The Save A Warrior Foundation has been working to prevent suicides and heal post traumatic stress among the nation’s veterans, active duty military members, and first responders from its Hillsboro headquarters, dubbed Warrior Village II, since the location was given to the organization by an anonymous donor in late 2020.
“We are so grateful to have Highland County as our home because the community has been incredibly welcoming to us,” said Save A Warrior Director of Development Laura Rapoch. “We’re excited to see the relationship continue to evolve.”
The donation of the 250-acre property was facilitated through Dick Wood, 94, who served as a staff sergeant in the U.S. Army Air Force during World War II. Wood is the oldest alumni of the Save A Warrior program, having gone through the “war detox” two years ago.
Wood introduced the philanthropic Columbus-area donor to the Save A Warrior Foundation leadership. “Dick Wood told us, ‘I think you need to have a conversation with him about the life-saving work that Save A Warrior is doing for our veterans, our military, and our first responders,’” said Rapoch. “This man was so moved and inspired and touched by the work that we do and the impact we are making that he gave us the property in Hillsboro.”
The property includes a lodge, a 25-acre fully stocked fish pond, and a boat house.
The foundation is constructing a 7,700-square foot facility called the National Center of Excellence for Post traumatic stress on the Hillsboro area property. Rapoch said the facility will double the year-to-year impact of Save a Warrior’s efforts to help “our nation’s heroes heal.” The center will open its doors during a grand opening June 11, 2022.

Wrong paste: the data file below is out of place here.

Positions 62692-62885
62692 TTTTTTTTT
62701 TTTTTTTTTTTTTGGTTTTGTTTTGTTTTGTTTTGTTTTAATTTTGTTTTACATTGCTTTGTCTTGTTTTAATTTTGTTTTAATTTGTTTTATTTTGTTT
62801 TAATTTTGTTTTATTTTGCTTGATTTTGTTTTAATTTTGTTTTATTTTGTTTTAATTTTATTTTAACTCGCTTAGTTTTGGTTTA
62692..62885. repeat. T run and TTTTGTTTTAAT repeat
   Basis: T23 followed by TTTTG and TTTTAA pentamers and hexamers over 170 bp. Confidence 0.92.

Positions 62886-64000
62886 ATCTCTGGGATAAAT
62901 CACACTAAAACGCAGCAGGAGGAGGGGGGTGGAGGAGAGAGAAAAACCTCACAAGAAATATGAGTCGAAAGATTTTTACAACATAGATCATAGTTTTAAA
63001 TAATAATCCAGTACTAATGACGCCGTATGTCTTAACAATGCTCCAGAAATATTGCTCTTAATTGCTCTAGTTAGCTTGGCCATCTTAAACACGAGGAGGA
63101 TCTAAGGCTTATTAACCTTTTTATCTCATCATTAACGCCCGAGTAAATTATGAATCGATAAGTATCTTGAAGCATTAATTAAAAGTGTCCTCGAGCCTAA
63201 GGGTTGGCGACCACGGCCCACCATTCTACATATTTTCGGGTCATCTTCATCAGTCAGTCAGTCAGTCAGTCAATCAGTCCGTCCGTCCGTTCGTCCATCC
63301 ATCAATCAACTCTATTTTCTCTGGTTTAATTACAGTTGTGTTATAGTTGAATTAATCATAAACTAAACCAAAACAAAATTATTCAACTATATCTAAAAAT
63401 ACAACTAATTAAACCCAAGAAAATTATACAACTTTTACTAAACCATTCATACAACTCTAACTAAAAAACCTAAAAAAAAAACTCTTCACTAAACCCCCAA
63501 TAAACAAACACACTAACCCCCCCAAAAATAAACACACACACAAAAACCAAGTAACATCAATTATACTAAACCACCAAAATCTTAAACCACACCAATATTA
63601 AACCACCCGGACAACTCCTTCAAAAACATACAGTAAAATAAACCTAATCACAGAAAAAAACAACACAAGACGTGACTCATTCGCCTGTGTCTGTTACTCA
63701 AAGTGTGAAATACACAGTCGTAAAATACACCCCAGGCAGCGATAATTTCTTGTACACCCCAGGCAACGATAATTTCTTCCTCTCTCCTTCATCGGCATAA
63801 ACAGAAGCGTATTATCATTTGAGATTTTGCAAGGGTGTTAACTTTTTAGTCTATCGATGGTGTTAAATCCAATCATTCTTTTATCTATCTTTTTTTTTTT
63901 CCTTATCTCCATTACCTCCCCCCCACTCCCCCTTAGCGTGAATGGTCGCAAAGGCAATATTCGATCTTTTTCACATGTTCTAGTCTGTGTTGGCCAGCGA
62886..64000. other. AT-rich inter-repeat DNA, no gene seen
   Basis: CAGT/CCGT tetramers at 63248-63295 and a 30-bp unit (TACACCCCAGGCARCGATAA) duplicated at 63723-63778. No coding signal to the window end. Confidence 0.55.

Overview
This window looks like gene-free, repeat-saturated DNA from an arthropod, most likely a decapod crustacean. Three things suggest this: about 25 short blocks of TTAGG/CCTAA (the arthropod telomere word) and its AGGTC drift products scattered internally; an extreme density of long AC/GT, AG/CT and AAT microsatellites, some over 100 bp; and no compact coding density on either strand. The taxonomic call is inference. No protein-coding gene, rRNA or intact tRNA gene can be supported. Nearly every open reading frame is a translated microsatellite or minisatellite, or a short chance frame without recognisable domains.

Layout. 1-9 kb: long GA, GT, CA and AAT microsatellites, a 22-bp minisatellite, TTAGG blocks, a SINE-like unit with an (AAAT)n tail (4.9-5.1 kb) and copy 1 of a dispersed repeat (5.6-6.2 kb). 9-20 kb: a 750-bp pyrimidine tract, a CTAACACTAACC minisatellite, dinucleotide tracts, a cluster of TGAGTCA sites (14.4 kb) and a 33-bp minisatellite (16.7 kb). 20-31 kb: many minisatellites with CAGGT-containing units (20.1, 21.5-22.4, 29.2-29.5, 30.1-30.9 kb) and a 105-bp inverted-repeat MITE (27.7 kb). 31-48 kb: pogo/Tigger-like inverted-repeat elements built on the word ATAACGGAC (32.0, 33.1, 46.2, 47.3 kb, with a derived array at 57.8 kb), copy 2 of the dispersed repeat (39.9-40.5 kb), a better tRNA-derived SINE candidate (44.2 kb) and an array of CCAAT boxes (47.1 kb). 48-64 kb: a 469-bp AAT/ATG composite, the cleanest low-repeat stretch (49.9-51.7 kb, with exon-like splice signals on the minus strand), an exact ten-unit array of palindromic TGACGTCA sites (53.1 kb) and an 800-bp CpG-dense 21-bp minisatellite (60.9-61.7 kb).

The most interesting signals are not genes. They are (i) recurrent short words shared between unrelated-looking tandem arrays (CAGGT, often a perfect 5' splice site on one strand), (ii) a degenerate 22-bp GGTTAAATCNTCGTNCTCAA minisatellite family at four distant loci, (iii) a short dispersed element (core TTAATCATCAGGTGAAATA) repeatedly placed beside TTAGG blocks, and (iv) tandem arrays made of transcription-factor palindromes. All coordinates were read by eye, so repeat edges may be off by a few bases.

Save A Warrior serves veterans, active duty military members, and first responders from all 50 states through operations in the Hillsboro facility and those in California. The organization was founded by Ronald “Jake” Clark in 2012 in Malibu, California.
The Save A Warrior Foundation has created a 75-hour retreat-based program typically experienced by groups of around 10 participants or “cohorts.”
“After honing in on the experience, we’ve found that 75 hours is really what it takes to unlock the underlying traumas that are leading to suicidal ideations and complex pos traumatic stress,” said Rapoch.
The program does not involve medication, and the groups of cohorts are “warrior-led” by people who are trained after having been participants. Rapoch said the program has been shown to have an efficacy rating of more than 99.6 percent.
One aspect of the program, known as “Warrior Meditation,” is a 20-minute long method used to calm the limbic system. Upon leaving the facility, participants follow up with a 500-day continuum of care program. “We give them the ability to find healing, but it requires work,” said Rapoch. “The solution isn’t painless, and it’s not easy, but it is worthwhile.”
According to Rapoch, Save A Warrior is the number one choice for elite special forces units for non-traditional ways to address complex post traumatic stress. “The gentleman who was third in the door during the Bin Laden raid has come through our program,” she said.
She said the Navy SEAL Foundation, Green Baret Foundation, and Veteran’s Administration refer service members to Save A Warrior because they know the program works.
The program has served nearly 1,600 people since its inception.
Reach John Hackley at 937-402-2571.